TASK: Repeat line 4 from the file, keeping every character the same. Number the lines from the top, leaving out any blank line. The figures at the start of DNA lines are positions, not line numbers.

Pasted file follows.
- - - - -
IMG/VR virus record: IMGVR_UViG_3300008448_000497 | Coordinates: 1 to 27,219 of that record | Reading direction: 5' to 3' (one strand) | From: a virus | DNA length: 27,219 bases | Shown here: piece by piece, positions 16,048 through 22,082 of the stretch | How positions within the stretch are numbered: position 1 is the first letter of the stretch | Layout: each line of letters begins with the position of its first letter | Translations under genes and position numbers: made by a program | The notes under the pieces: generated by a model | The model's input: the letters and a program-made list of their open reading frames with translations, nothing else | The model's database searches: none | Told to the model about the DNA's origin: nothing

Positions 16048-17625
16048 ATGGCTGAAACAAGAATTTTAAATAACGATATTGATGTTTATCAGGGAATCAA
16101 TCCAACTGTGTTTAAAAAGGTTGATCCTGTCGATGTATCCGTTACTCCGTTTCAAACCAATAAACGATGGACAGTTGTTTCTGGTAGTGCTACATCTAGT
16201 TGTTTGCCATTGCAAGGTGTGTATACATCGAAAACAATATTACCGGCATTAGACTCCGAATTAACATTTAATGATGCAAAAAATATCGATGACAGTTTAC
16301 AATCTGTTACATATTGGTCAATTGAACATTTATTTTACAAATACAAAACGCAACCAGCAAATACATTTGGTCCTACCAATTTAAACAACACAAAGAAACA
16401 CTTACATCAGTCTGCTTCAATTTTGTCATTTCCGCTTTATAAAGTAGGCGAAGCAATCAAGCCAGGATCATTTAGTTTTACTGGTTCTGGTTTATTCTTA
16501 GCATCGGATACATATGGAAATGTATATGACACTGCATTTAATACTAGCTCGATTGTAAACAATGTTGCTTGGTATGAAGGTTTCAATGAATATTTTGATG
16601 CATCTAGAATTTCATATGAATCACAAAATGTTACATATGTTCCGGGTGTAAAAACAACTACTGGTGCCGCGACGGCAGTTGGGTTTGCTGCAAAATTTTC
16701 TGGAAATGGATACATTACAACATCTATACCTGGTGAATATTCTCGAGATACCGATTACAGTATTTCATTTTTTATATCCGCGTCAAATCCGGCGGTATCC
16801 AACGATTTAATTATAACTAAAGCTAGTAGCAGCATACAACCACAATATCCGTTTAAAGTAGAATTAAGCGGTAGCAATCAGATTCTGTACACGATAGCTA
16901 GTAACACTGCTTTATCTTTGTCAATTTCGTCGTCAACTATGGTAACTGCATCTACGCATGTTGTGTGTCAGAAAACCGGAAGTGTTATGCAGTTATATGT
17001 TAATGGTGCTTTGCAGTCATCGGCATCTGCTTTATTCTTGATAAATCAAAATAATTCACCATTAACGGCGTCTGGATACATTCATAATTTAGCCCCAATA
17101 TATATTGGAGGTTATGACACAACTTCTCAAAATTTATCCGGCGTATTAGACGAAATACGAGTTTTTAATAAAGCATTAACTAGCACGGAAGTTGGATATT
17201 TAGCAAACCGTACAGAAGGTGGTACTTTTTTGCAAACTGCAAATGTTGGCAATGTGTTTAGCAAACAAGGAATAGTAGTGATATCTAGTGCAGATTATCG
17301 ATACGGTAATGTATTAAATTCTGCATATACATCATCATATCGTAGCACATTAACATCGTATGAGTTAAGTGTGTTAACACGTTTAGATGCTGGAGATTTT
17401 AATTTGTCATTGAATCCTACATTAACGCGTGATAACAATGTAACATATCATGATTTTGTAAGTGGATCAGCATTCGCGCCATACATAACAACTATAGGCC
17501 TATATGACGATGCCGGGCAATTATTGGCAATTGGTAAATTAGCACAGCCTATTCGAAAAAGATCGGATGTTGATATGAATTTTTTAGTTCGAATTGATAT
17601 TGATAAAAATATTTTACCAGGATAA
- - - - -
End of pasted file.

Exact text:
16101 TCCAACTGTGTTTAAAAAGGTTGATCCTGTCGATGTATCCGTTACTCCGTTTCAAACCAATAAACGATGGACAGTTGTTTCTGGTAGTGCTACATCTAGT